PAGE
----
In the following sections, we’ll outline complementary approaches that may help you deal with acne. The below strategies are not meant to replace your standard medical treatment. Make sure to consult with your doctor before making any significant changes to your day-to-day routine.
Light therapy applies light of specific wavelengths through human skin to elicit certain effects in the underlying tissue.
Red light, blue light, and their combination have all been shown to improve acne. In one study, the combination was more effective than not only either wavelength alone, but also the FDA-approved medication benzoyl peroxide [1, 2, 3, 4].
Most of red light’s effects are through the cells’ mitochondria absorbing light. In cell studies, the cytochrome c oxidase in the mitochondria absorbs red light, which causes it to release nitric oxide, increase ATP, and decrease oxidative stress .
Blue light activates proteins that contain light-sensitive molecules (porphyrins and flavones) and increase mitochondrial activity and oxidative stress. Skin cells respond by releasing molecules that promote inflammation and control skin growth. Additionally, blue light killed the acne-causing bacteria Cutibacterium acnes in test tubes [6, 7, 8].
Exfoliation is the removal of dead skin cells by using a brush/scrub or applying an acid that dissolves them. Exfoliation is believed to help with acne by removing the skin cells that clog pores and allowing anti-acne treatments to penetrate deeper.
In a small clinical trial, a relaxation therapy combining biofeedback and cognitive imagery helped improve acne .
Evidence shows that insulin increases fat production in the skin. This suggests that foods that quickly increase blood insulin levels (high-glycemic index foods) such as bread, cakes, candies, sugary soft drinks, and pastries may increase the risk and severity of acne, while low-glycemic index foods such as fruits, vegetables, legumes, nuts and whole grains may be protective .
Acne is absent in populations not consuming milk or dairy products .
Cell-based studies found that epigallocatechin gallate can block fat secretion in the skin and inhibit a microbe that causes acne (Cutibacterium acnes) .
Fatty fish such as mackerel, salmon, sardines, and herrings are especially rich in omega-3 fatty acids .
Good dietary sources of zinc include red meat, seafood, dairy products, nuts, legumes, and whole grains .
Alpha hydroxy acids (AHAs) are a class of chemical substances that can be naturally found in certain foods or synthetically produced. They are common ingredients in cosmetic products .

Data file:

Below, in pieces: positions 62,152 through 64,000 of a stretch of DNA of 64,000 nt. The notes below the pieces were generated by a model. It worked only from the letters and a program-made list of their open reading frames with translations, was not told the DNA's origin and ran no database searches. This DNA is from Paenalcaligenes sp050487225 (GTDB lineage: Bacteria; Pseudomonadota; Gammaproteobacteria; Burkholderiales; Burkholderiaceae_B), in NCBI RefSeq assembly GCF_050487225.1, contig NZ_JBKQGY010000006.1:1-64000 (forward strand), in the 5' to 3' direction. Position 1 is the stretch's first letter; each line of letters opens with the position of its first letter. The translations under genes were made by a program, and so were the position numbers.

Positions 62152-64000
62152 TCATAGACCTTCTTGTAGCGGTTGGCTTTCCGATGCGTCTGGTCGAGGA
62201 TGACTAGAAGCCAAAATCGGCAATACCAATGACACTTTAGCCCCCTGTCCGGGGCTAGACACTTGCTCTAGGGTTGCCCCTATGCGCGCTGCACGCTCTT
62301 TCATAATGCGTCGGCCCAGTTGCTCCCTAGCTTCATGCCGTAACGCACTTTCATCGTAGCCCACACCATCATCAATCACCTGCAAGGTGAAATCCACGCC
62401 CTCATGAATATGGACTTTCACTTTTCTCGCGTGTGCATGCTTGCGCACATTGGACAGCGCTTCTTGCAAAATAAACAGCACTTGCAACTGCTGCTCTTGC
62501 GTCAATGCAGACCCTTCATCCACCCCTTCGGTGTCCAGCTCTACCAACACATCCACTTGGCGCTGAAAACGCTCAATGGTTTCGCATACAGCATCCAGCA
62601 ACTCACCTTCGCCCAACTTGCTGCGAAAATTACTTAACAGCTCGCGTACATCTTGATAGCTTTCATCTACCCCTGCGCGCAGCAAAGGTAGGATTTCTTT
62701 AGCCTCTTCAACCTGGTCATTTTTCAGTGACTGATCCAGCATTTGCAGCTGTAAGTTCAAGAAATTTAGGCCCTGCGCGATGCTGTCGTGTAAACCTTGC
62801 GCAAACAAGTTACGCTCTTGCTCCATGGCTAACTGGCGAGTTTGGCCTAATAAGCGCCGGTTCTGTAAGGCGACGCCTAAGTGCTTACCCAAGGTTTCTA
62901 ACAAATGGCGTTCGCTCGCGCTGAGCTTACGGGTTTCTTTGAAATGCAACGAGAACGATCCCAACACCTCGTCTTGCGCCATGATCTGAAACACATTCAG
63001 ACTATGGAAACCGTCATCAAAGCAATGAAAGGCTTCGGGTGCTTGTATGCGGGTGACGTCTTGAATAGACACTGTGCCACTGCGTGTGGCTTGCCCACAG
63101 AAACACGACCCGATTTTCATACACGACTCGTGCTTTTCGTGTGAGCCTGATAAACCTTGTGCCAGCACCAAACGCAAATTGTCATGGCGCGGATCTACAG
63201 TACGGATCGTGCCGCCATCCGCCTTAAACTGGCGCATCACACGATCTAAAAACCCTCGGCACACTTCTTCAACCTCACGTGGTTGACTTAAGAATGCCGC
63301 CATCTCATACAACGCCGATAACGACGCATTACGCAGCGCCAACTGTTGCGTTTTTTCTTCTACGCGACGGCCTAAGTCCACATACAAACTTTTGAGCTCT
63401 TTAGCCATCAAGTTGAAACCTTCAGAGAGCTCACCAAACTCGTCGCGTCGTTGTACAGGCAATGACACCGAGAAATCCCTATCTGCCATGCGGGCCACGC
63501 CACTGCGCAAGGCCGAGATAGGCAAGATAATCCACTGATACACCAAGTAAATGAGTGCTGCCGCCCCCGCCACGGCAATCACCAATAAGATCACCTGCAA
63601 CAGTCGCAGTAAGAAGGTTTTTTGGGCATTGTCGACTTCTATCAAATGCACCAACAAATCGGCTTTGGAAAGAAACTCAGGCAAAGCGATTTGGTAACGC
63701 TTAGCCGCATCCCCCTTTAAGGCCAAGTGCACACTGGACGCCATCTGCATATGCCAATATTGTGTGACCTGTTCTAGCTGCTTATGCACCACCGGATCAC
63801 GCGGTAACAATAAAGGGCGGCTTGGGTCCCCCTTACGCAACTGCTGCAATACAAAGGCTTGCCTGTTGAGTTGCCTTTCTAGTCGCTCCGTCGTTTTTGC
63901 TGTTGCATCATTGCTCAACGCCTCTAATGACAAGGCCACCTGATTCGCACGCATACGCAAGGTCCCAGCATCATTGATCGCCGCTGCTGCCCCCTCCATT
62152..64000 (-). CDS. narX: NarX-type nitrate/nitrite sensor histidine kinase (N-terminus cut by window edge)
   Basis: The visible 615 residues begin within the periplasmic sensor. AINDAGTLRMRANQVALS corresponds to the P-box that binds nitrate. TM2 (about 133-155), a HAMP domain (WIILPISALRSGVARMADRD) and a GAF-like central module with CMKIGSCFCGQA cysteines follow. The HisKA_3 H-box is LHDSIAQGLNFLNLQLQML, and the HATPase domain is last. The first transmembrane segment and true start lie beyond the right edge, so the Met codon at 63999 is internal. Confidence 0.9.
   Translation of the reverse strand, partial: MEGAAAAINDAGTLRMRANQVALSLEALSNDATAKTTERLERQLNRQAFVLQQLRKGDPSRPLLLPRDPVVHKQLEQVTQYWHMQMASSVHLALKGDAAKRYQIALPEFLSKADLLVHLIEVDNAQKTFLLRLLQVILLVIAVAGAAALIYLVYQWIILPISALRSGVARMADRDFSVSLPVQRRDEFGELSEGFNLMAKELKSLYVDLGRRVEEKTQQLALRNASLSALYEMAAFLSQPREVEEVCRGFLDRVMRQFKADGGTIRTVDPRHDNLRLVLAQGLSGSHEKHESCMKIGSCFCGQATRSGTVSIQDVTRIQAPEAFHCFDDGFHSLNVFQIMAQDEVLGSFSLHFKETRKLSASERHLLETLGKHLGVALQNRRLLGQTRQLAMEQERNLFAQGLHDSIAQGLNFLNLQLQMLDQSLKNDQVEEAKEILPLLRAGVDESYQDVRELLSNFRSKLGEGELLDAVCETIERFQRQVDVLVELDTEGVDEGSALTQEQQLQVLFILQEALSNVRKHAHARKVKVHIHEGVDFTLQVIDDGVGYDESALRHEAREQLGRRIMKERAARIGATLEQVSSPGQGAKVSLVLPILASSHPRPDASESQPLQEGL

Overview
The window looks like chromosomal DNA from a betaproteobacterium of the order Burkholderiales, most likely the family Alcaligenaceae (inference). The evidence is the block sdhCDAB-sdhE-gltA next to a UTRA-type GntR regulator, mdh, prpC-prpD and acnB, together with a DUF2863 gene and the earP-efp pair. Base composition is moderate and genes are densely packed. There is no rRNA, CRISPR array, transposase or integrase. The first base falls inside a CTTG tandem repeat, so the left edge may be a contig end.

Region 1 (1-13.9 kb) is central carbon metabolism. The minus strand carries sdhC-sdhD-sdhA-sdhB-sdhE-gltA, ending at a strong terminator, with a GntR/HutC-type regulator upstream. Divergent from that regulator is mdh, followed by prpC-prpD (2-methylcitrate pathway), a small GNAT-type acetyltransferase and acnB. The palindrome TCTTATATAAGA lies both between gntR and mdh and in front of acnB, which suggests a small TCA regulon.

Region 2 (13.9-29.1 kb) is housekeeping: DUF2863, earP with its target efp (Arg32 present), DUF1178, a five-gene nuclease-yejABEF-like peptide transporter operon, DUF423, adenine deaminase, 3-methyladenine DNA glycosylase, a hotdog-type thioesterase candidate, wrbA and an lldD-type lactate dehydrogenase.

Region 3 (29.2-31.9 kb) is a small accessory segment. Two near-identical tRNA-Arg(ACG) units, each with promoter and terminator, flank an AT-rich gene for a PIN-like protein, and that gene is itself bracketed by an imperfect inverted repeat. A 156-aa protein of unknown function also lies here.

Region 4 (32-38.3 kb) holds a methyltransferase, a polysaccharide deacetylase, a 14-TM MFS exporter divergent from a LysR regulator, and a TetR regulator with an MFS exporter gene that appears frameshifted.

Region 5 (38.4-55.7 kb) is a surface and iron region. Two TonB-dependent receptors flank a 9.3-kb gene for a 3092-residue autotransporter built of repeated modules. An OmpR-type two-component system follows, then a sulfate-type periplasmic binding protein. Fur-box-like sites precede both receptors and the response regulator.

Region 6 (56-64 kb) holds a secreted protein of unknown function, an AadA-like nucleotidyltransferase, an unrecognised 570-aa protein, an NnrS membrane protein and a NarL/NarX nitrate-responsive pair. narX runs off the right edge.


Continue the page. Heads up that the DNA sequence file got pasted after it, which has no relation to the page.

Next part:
AHAs such as glycolic acid and gluconolactone, as well as creams containing specific mixes of AHAs, reduced the severity of mild-to-moderate acne and improved the appearance of acne scars when applied on the skin in several trials [34, 35, 36, 37, 38, 39, 40, 41].
Topical AHA products are likely safe when used appropriately. However, high concentrations (greater than 10%) may cause skin burns .
Niacinamide is one of the two forms of vitamin B3 (niacin). Niacinamide is needed to make NAD+/NADH and NADP+/NADPH, which slow aging and support cell repair, immune function, and energy use in the body [55, 56].
Niacinamide lowered excessive skin oil production, a common cause of acne, in two clinical trials. Other studies showed it also increases beneficial skin lipids called ceramides, thus strengthening the skin barrier and helping moisturize the skin [57, 58, 59, 60, 61].
In clinical studies of people with mild-to-moderate acne, niacinamide gel improved acne and decreased acne lesions. Niacinamide worked better in people with oily skin and was as effective as the antibiotic clindamycin in some studies [62, 63, 64, 65].
Oral niacinamide combined with zinc, copper, azelaic acid, pyridoxine, and folic acid reduced acne severity and improved overall skin appearance as effectively as antibiotic therapy in two clinical trials [69, 70].
Tea tree oil has antimicrobial properties against different microbes, including the acne-causing bacteria Cutibacterium acnes and Staphylococcus epidermidis. Moreover, it even killed 3 bacterial strains that may cause antibiotic-resistant acne (belonging to Staphylococcus aureus, Staphylococcus epidermidis, and Cutibacterium acnes) [75, 76, 77, 78].
Topical tea tree oil reduced the severity of mild-to-moderate acne in 3 clinical trials. One of the formulations was as effective as benzoyl peroxide lotion, although it appeared to work slower. Similarly, multi-herbal gels with tea tree oil were at least as effective as conventional treatments in 2 studies [79, 80, 81, 82, 83].
Tea tree oil is very potent and can cause redness and irritation when applied directly to the skin, but is safe when diluted with a carrier oil. Conversely, ingested tea tree oil is unsafe .
A topical gel with aloe vera combined with tretinoin cream was more effective for acne than either treatment alone in a clinical trial .
Neem reduced inflammation and oxidative stress in response to Cutibacterium acnes in a cell-based study .
Alternatively, L-carnitine supplementation improved muscle pain and fatigue from the isotretinoin treatment for cystic acne in a study .
In test tubes, hemp seed extract killed the acne-causing microbe Cutibacterium acnes .
In a pilot study, a resveratrol-containing gel reduced face acne severity by almost 70% and improved overall skin health by over 50% over 2 months. The team discovered that cosmetic products with resveratrol are stable and don’t degrade when kept in the fridge .
The extract of European barberry fruit improved moderate-to-severe acne without major adverse effects in a small trial on teenagers .
In a preliminary clinical trial, applying a facial mask with phellodendron over 8 weeks reduced the severity of acne lesions .